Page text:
After months of predictions, campaigns, and hand-wringing, Oscar nominations were finally announced last week. Setting aside some disappointing snubs (“Inside Llewyn Davis” only scored two nominations, and “Fruitvale Station” received none) and interesting surprises (“Jackass Presents: Bad Grandpa”? Really?), the competition this year should make for an interesting night. There is still plenty of time for shake-ups – voting doesn’t begin until mid-February, with the ceremony happening on March 2nd – but here are my initial picks for the top seven awards.
Will win: 12 Years A Slave
Should win: 12 Years A Slave
“12 Years” is, without a doubt, the most impressive film of the year. It’s a fearless portrait of slavery and features impressive performances from both newcomers and veterans.
Might win: “Gravity” could snag the top prize from “12 Years”. The films tied for Best Picture at the Producers Guild Awards, which has correctly predicted the Best Picture Oscar race for the past six years. The star-studded “American Hustle” is also a possibility, although it’s momentum has been diminishing steadily throughout the season.
Will win: Alfonso Cuaron, “Gravity”
Should win: Alfonso Cuaron, “Gravity”
Cuaron’s “Gravity”, a 90 minute thriller about a stranded astronaut, is a technical and creative feat. The film is beautifully photographed – it opens with a single expansive take that lasts nearly 10 minutes – and well paced. However, this is Cuaron’s first nomination and he is up against eight-time nominee and one-time winner Martin Scorsese (“Wolf of Wall Street”) and two-time nominees David O. Russell (“American Hustle”), and Alexander Payne (“Nebraska”).
Wil win: Matthew McConaughey, “Dallas Buyers Club”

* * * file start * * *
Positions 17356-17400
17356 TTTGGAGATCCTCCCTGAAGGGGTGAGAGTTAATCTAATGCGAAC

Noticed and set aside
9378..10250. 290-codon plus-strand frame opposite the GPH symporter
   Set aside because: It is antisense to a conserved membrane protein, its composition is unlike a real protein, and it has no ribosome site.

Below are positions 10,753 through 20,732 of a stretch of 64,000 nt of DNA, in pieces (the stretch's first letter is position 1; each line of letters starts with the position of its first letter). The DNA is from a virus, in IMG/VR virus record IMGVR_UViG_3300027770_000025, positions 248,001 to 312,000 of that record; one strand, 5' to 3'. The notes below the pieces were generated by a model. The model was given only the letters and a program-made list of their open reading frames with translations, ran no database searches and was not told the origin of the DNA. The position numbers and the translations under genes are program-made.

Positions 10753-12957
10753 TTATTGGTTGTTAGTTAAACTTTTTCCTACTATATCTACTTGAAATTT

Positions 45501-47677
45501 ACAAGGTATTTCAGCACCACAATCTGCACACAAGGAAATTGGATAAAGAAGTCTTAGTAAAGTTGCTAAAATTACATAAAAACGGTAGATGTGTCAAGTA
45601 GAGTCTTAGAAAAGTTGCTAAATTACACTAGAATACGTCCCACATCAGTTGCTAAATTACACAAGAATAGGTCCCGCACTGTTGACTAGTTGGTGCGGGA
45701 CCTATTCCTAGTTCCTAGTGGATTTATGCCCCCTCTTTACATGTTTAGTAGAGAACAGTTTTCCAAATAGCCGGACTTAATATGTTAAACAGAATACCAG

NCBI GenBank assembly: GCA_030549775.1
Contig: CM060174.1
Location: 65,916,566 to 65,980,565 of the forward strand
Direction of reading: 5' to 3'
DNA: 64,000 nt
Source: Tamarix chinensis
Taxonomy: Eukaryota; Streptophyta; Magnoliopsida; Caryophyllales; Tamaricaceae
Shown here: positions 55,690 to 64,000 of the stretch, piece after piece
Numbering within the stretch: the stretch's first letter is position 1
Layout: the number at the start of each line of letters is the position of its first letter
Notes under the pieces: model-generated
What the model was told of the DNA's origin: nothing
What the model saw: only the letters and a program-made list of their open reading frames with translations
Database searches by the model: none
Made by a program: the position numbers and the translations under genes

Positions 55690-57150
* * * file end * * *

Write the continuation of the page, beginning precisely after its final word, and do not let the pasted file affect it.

Should win: Chiwetel Ejiofor, “12 Years A Slave”
Matthew McConaughey’s performance in “Dallas” is impressive, and not just because of his much-discussed weight loss. But it pains me that Ejiofor’s turn as Solomon Northup won’t be recognized. Ejiofor’s performance is nuanced and gut-wrenching, but McConaughey’s slightly flashier role (combined with his great comeback story) seems to be too much for voters to resist.
Will win: Cate Blanchett, “Blue Jasmine”
Should win: Cate Blanchett, “Blue Jasmine”
Blanchett’s performance as a modern-day Blanche DuBois has been racking up awards this season. The recognition is well-deserved, as Blanchett’s performance is a highlight of her already impressive career.
Best Supporting Actor:
Will win: Jared Leto, “Dallas Buyers Club”
Should win: Jared Leto, “Dallas Buyers Club”
Is there an award Jared Leto hasn’t won this season? His performance as a trans woman living with AIDs is so striking I don’t feel conflicted that Leto taking home the statuette seems inevitable.
Best Supporting Actress:
Will: Lupita Nyong’o, “12 Years a Slave”
Should: Lupita Nyong’o. “12 Years a Slave”
Might win: Jennifer Lawrence. “American Hustle”
JLaw and Nyong’o have been neck and neck for most of awards season, but the latter’s performance is unquestionably stronger. Lawrence did take home the Golden Globe this year, but Nyong’o has won 29 of the 36 awards she and Lawrence have been nominated for so far, so I am confident the Academy will make the right choice.
Best Original Screenplay:
Will: “American Hustle”, David O. Russell and Eric Singer
Should: “Her”, Spike Jonze
Best Original Screenplay is one of the most crowded and competitive slots of the year. Four of the five nominees are also up for Best Picture and there is no clear front runner. Although through-provoking and sharp screenplay of “Her” was my favorite this year, I think Russell and Singer’s over-the-top treatment of the 1970s AbScam scandal will distract voters from it’s more muted competitors.